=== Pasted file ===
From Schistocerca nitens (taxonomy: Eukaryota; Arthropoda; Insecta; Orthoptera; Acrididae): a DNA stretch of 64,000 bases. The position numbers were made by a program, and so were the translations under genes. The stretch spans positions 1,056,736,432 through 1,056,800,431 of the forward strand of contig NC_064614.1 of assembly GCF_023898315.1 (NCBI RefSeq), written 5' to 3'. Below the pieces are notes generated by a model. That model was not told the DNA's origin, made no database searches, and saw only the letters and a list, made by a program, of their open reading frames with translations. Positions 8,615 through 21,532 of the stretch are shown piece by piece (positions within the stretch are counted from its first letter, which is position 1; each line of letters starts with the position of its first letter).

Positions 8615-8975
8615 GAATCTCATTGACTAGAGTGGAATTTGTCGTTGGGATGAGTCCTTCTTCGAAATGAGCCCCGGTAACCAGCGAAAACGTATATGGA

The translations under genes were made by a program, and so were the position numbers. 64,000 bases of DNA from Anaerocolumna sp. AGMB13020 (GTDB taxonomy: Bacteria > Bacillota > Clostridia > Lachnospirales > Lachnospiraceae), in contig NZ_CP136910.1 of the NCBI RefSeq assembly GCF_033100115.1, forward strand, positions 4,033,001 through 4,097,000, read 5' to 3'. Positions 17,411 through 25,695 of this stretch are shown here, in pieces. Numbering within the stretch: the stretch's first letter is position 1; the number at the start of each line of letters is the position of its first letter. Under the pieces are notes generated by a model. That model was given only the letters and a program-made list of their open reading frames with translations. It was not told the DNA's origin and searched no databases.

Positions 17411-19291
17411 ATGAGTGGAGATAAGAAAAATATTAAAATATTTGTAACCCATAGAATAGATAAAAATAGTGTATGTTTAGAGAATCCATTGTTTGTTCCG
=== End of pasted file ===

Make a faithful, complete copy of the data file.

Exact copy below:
From Schistocerca nitens (taxonomy: Eukaryota; Arthropoda; Insecta; Orthoptera; Acrididae): a DNA stretch of 64,000 bases. The position numbers were made by a program, and so were the translations under genes. The stretch spans positions 1,056,736,432 through 1,056,800,431 of the forward strand of contig NC_064614.1 of assembly GCF_023898315.1 (NCBI RefSeq), written 5' to 3'. Below the pieces are notes generated by a model. That model was not told the DNA's origin, made no database searches, and saw only the letters and a list, made by a program, of their open reading frames with translations. Positions 8,615 through 21,532 of the stretch are shown piece by piece (positions within the stretch are counted from its first letter, which is position 1; each line of letters starts with the position of its first letter).

Positions 8615-8975
8615 GAATCTCATTGACTAGAGTGGAATTTGTCGTTGGGATGAGTCCTTCTTCGAAATGAGCCCCGGTAACCAGCGAAAACGTATATGGA

The translations under genes were made by a program, and so were the position numbers. 64,000 bases of DNA from Anaerocolumna sp. AGMB13020 (GTDB taxonomy: Bacteria > Bacillota > Clostridia > Lachnospirales > Lachnospiraceae), in contig NZ_CP136910.1 of the NCBI RefSeq assembly GCF_033100115.1, forward strand, positions 4,033,001 through 4,097,000, read 5' to 3'. Positions 17,411 through 25,695 of this stretch are shown here, in pieces. Numbering within the stretch: the stretch's first letter is position 1; the number at the start of each line of letters is the position of its first letter. Under the pieces are notes generated by a model. That model was given only the letters and a program-made list of their open reading frames with translations. It was not told the DNA's origin and searched no databases.

Positions 17411-19291
17411 ATGAGTGGAGATAAGAAAAATATTAAAATATTTGTAACCCATAGAATAGATAAAAATAGTGTATGTTTAGAGAATCCATTGTTTGTTCCG